strategy

Combining a Strategic Mindset With Your Tactical Base

A few weeks ago, we discussed the marks of a master tactician. A tactician is project-oriented, fast-moving and responsible for the implementation of day-to-day tasks. We then dove into the marks of a master strategist.  A master strategist values taking time to think, processing through the long-term impact of decisions while considering the views of others. But any leader needs to be able to combine a strategic mindset with a tactical base.  This is a necessary skill if one wants to ascend to the Vice President role and above in a large company. If you are running a smaller business, you already know that you need both strategy and good tactical skills in order to succeed.

Here are ways to merge a strategic mindset with your tactical base:

1. Must develop a keen sense and drive for strategy and execution.

To advance, you must develop a keen sense and drive for both strategy and execution. It is not enough to merely see a need; you must have the skills and capability to carry that need out. One cannot exist without the other. Both must be nurtured, grown, and improved upon.

2. Know how to develop a strategic plan that encompasses your keen sense and drive for execution.

A strategic plan that doesn’t keep in mind how it will be executed is just a dream (See Marks of a Master Tactician for more details on the elements you will need to remember). While thinking long-term is crucial, it is important to be able to craft tangible, short-term objectives to move towards the overarching goal. A goal becomes muddied without specific steps to get there. Moreover, craft the plan to the strengths of the individuals who will be executing.  This will increase the likelihood of success.

3. Understand what competitors are up to and relay important competitor info up the chain as quickly as possible.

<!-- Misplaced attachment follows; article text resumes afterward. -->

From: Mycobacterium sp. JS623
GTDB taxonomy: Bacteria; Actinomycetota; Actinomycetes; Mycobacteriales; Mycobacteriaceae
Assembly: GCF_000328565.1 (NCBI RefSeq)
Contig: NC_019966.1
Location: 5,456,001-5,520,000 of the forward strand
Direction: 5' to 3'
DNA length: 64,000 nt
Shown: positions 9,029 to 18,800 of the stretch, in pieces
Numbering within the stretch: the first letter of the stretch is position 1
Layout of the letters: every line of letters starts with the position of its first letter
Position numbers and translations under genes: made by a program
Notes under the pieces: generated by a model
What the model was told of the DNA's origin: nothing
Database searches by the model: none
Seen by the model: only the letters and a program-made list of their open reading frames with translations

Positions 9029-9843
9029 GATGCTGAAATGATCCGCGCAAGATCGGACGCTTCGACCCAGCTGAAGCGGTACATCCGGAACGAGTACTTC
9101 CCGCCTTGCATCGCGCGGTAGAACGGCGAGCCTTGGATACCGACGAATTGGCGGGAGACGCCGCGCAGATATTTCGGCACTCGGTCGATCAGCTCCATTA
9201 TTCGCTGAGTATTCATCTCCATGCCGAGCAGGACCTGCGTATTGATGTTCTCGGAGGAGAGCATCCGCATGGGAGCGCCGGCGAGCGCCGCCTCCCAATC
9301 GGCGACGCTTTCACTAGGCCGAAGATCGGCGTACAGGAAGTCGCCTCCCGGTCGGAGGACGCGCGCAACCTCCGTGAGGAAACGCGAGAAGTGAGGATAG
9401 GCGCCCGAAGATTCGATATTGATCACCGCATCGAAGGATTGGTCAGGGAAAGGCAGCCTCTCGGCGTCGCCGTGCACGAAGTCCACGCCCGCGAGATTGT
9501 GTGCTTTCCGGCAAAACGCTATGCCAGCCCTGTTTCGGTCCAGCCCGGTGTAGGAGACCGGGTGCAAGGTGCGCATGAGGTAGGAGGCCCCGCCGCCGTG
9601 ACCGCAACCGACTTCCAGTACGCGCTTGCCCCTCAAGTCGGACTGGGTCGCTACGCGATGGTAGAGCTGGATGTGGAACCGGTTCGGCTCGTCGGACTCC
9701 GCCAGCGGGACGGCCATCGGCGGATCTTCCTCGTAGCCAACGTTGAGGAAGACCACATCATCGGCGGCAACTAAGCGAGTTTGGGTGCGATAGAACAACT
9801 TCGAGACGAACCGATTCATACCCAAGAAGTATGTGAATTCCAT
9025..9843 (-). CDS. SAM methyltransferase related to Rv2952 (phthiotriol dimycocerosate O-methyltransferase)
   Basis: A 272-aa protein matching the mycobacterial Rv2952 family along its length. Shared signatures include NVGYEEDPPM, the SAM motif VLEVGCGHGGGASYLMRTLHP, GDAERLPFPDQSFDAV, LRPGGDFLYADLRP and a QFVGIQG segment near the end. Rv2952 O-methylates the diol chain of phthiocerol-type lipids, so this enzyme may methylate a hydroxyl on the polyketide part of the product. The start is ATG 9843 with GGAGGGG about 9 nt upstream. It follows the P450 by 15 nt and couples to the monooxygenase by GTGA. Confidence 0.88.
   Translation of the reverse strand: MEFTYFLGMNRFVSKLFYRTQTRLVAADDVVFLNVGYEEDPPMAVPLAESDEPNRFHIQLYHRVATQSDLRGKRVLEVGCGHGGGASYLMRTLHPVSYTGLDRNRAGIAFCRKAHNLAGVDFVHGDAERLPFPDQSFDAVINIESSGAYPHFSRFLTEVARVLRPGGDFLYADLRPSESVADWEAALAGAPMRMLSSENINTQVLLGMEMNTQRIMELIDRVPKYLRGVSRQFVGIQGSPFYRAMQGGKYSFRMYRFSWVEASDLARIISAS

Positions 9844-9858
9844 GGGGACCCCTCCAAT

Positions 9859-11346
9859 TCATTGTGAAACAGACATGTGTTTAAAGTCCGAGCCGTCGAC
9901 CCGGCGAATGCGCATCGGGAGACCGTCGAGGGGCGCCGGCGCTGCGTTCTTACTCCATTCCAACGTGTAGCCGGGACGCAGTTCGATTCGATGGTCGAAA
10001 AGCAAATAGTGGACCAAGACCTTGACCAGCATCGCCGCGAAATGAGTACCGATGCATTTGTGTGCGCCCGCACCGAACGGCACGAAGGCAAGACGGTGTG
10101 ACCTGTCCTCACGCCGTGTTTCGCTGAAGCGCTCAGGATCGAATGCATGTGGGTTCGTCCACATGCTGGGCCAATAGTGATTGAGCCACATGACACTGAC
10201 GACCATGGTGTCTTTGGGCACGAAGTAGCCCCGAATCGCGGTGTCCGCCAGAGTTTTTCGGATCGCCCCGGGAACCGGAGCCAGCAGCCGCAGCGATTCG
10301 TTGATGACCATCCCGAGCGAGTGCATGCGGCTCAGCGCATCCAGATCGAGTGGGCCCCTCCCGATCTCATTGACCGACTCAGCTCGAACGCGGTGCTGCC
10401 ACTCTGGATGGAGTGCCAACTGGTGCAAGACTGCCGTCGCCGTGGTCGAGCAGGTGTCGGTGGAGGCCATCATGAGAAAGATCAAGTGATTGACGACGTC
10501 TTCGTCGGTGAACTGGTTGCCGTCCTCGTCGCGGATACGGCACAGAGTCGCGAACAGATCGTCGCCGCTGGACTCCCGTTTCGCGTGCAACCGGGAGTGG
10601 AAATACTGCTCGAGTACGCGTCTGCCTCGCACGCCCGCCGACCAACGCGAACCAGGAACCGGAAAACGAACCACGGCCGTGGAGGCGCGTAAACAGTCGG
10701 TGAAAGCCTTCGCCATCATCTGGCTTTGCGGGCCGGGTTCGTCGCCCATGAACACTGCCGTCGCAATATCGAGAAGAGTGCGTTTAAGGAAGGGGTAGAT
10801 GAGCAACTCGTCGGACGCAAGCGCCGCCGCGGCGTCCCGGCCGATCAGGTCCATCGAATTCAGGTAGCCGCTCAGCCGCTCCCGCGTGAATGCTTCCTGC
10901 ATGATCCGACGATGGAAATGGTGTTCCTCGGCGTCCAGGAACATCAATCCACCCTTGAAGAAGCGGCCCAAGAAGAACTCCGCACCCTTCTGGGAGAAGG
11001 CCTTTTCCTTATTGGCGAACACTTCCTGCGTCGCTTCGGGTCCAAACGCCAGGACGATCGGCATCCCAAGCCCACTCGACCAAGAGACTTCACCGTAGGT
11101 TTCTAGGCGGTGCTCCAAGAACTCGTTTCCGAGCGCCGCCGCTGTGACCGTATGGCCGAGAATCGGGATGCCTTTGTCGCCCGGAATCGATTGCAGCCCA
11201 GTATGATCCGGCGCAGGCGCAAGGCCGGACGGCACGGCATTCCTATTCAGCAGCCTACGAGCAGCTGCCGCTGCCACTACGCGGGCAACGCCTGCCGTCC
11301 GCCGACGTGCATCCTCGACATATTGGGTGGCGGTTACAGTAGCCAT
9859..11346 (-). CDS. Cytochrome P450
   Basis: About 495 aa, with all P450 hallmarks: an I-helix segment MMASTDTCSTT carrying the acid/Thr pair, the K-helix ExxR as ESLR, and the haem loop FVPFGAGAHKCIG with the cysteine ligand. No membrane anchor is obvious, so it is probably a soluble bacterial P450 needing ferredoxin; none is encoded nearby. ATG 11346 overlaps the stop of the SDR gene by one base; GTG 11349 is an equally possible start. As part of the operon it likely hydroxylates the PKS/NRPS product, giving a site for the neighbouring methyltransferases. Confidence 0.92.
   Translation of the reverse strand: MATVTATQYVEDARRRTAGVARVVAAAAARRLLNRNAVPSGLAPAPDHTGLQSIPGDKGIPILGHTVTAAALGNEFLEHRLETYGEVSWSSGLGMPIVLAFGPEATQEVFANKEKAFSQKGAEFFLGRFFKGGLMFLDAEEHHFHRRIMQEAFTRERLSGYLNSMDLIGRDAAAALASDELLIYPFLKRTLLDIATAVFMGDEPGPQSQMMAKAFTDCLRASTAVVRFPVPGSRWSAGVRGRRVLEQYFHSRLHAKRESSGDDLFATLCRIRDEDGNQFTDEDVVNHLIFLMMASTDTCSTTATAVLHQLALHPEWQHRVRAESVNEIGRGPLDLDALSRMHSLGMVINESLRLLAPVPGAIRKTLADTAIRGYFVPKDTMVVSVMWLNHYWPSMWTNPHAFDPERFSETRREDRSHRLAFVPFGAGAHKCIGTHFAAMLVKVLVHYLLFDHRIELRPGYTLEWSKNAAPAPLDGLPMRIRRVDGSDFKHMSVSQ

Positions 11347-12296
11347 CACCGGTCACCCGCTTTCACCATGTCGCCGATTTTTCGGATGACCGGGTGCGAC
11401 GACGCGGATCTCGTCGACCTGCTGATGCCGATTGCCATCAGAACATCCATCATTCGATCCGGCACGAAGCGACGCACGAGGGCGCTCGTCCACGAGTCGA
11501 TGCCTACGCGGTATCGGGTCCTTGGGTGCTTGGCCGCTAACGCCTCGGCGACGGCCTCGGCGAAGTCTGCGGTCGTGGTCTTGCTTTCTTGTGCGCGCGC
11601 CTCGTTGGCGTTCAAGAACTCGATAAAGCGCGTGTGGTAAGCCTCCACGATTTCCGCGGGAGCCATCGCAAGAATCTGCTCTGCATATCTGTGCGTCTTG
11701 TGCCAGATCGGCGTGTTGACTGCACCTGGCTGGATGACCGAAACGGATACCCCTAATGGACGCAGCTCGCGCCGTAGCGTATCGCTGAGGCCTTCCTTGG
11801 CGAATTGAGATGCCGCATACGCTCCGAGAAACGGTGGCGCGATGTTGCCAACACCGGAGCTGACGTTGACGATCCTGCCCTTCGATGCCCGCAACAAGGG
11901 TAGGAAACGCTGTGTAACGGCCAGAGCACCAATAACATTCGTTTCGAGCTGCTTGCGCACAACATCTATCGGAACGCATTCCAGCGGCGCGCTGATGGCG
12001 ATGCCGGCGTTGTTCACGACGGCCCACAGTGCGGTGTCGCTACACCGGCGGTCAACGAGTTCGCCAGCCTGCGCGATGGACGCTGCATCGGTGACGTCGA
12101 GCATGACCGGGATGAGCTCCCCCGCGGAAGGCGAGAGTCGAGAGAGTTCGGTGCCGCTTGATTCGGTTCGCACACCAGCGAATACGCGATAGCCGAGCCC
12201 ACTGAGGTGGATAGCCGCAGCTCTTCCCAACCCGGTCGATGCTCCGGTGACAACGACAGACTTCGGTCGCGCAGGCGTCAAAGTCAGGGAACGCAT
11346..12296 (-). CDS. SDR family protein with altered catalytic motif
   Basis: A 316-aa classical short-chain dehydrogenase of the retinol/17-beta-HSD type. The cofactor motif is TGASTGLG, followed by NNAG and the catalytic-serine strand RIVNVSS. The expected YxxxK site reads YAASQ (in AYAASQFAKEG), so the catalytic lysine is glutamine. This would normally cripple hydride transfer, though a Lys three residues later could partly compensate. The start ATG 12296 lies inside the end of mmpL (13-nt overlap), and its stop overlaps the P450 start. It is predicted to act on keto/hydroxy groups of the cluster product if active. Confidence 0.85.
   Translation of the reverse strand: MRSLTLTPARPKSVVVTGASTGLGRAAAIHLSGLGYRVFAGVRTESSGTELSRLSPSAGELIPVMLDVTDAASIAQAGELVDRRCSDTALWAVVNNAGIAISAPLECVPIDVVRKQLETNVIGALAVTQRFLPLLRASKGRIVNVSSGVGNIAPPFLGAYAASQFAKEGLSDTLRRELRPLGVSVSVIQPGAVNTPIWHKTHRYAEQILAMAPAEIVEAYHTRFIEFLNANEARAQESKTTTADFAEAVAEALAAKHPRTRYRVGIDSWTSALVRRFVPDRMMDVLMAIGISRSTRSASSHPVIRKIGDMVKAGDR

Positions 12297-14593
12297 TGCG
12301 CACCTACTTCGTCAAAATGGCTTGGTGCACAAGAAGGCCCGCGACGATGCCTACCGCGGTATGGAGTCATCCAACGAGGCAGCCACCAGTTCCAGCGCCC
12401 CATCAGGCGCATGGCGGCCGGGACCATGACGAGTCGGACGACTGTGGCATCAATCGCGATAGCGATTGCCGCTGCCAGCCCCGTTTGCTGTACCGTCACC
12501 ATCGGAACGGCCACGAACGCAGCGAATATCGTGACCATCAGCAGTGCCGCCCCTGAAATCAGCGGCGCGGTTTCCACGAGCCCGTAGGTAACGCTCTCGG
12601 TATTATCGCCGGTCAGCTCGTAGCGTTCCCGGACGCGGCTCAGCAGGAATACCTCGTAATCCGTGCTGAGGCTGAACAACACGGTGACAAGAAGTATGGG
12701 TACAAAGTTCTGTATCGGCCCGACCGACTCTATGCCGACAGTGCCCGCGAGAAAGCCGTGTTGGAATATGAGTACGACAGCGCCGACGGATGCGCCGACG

Part of the above plan will include understanding your competitors' strengths and weaknesses and how to position your company best in light of that knowledge.

4. Get buy-in from so many different parties.

Before executing a strategic plan, it is important to gain buy-in from other departments and teams. This buy-in could prove invaluable as you will probably need their help from time to time and they could also notice any blind spots in the plan that will help you to refine it.  As an aside, getting buy-in from different parties also helps to diffuse accountability.

5. Making sure that each person executing is clear on their role, the decisions they can make and what they are responsible for.

Sometimes you can come up with a brilliant strategic plan but if your team is not clear on their roles, what decisions they can make and what they will be accountable for that can lead to things being dropped and poor execution. This must be clear before the project starts.

6. Don’t second-guess plan once you start to execute.

Once all of the above is accomplished and you start to execute it, it is important that you don’t second-guess the plan.  This doesn’t mean that you won’t make some course-corrections as you receive feedback (see below) but it does mean that the overall direction won’t drastically change.  The larger your company is, the harder it will be to make a dramatic change.